WASHINGTON -- A batch of new studies suggesting that black males in the United States are falling ever further behind other groups in health, education and employment has ignited a debate within the black community about who is to blame and what can be done.
"There's a major discussion within the community about what we need to do about black males," said Peter Groff, a Colorado state senator and director of the Centre for African American Policy at the University of Denver.
Traditionally, many black leaders have blamed the legacy of slavery, institutional racism and poverty for the problems faced by blacks in general and men in particular.
But comedian Bill Cosby rejected that approach in two provocative speeches last summer, in which he called on fellow blacks to stop blaming society for their troubles and start looking at themselves.
Attacking urban "hip hop" culture and the collapse of the two-parent family, Cosby challenged those within the black community who opposed "washing their dirty laundry in public."
"Your dirty laundry gets out of school at 2:30 every day, it's cursing and calling each other nigger as they're walking up and down the street. They think they're hip. They can't read; they can't write. They're laughing and giggling, and they're going nowhere," Cosby said.
Cosby's words were welcomed by many senior black figures, including civil rights leader Jesse Jackson and Kweisi Mfume, then-director of the National Association for the Advancement of Collared People.
Others, like Groff, take a more nuanced approach that still blames the legacy of racism and poverty for the crisis along with the low expectations many people have for young black men, failures of the education system, a lack of male role models and the "anti-intellectualism" fostered by black street culture.
Whatever the causes, the latest figures paint a bleak picture. For example, the Centres for Disease Control and Prevention said in December that 51 percent of all HIV diagnoses were among blacks, who make up less than 13 percent of the population.
HIGH INFECTION RATE
The rate of infection among black men was 103.5 per 100,000 individuals -- around seven times that of white men and three times the rate among Latinos.
Black men live an average of 7.1 years less than other racial groups and experience disproportionately higher mortality in every single leading causes of death -- a fact recently seized on by President George W. Bush in a bid to win black support for his plan to partially privatize the Social Security retirement program.
Another recent study by the American Council on Education showed that twice as many black women as men now attend college. Over the past decade, the high school graduation rate for black men has fallen to 43 percent, while that of black women has risen to 56 percent.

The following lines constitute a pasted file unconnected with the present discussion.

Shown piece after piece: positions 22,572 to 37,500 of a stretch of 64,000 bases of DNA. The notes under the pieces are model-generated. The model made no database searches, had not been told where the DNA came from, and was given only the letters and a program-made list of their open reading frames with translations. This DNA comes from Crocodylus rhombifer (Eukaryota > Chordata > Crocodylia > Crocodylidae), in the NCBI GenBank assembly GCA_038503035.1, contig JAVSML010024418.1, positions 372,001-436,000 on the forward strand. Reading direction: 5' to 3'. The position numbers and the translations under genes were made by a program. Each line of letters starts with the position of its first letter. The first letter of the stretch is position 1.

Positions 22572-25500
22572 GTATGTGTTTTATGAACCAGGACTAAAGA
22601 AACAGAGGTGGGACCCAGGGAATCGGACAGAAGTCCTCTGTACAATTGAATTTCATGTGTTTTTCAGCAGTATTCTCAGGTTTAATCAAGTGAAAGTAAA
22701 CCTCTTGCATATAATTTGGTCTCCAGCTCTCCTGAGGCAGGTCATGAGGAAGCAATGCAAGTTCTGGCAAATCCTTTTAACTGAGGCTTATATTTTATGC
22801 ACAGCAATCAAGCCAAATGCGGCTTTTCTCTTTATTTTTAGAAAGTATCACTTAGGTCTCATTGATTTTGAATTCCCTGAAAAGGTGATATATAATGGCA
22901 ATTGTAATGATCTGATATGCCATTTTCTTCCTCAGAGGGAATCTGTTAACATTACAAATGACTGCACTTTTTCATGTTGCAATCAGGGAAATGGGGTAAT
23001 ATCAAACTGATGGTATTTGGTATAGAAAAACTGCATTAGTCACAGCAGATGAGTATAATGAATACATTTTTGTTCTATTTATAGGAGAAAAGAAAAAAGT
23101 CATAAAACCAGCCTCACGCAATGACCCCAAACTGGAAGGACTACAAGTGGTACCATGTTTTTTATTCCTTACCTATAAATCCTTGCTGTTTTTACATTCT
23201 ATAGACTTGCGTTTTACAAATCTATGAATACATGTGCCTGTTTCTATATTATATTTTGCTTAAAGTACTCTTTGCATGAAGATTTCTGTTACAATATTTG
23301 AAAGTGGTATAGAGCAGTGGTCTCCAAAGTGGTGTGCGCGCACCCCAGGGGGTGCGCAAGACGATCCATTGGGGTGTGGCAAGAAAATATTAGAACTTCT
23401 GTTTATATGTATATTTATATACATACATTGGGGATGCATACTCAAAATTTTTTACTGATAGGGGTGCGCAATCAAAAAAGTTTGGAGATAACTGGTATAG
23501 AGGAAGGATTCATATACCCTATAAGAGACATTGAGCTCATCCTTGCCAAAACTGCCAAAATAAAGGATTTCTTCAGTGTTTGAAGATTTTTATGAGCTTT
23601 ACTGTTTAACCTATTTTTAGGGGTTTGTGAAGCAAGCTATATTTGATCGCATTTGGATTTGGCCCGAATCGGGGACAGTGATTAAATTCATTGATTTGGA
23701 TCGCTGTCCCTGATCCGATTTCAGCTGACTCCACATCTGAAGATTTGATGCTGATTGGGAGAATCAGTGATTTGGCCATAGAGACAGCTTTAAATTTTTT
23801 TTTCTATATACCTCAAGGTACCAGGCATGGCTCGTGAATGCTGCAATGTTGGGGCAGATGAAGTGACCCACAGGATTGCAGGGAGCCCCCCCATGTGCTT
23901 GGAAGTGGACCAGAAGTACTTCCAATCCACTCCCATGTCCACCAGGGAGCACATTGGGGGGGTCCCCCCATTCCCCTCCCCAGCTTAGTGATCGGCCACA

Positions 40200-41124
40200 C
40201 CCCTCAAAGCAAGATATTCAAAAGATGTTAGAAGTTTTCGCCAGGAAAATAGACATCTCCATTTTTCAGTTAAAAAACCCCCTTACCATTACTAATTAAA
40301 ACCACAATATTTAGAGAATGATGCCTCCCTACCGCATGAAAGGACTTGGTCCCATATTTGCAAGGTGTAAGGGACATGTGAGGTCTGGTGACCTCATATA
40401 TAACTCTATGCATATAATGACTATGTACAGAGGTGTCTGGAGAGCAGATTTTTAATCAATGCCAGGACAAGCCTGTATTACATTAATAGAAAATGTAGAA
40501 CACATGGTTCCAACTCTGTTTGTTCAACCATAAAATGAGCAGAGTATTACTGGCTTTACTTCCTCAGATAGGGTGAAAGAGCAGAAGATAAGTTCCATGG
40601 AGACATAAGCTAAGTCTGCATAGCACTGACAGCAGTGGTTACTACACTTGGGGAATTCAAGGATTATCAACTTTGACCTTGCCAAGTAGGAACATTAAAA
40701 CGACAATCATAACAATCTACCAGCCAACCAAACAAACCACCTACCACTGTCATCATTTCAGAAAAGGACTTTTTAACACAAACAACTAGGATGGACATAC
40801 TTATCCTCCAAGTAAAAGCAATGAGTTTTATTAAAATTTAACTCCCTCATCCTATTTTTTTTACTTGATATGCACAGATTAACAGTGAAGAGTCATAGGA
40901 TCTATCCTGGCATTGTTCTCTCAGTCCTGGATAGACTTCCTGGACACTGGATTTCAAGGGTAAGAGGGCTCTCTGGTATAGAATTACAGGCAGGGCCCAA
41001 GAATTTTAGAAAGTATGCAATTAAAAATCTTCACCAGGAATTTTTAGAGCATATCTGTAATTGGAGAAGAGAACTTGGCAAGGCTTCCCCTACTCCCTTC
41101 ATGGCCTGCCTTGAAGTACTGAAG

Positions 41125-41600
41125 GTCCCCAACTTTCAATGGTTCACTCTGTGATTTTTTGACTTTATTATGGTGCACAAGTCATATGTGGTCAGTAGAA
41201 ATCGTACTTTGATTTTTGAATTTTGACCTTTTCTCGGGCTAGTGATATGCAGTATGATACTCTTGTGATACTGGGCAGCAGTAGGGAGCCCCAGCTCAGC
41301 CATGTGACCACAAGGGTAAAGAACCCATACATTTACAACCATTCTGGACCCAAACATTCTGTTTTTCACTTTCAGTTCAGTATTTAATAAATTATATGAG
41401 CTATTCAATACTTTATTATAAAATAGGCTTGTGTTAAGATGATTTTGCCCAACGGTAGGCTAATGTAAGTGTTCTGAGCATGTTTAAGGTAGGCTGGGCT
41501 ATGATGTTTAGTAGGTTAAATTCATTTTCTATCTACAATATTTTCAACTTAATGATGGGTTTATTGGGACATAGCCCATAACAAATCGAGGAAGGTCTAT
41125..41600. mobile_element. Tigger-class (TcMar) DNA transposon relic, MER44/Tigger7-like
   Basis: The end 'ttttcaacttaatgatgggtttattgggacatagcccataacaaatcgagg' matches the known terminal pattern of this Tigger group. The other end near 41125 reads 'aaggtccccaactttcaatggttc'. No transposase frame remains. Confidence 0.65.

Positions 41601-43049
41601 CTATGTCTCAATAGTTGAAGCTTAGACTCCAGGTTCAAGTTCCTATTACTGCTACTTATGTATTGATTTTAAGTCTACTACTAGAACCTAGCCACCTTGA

"In a relative sense, we are not closing the gap between blacks and whites when you look at the rate of economic and educational progress," said William Harvey of the Centre for the Advancement of Racial and Ethnic Equity.
He blamed what he called "American bravado" and a "macho culture" that made education seem irrelevant to many black males and pushed them towards low-paying jobs, the military or the "undercover economy."
A report in June for the Alternative Schools Network found that in 2002 one in every four black men in the United States was permanently unemployed, a rate double that of white men and 70 percent higher than among Asian and Hispanic men.
"What is most depressing about the low employment rates of black men is the high fraction of such men, especially those with limited schooling ... who are idle all year long," the report said.
In its most recent report on the nation's prison population, the Department of Justice found that at the end of 2003, over 9 percent of all black males aged 26 to 29 were incarcerated, compared to 2.6 percent of Hispanics and 1.1 percent of whites.
A study by the Justice Policy Institute showed that black men in their early 30s were nearly twice as likely to have prison records than bachelors degrees.
Some states are trying to address the problem. Ohio established a state commission on African American males 16 years ago. It works to develop programs on health, education, economic development and employment.
But said chairman Leonard Hubert, "if you look at the magnitude of the issues, we would need hundreds of millions of dollars more just to begin addressing them."
© Reuters 2005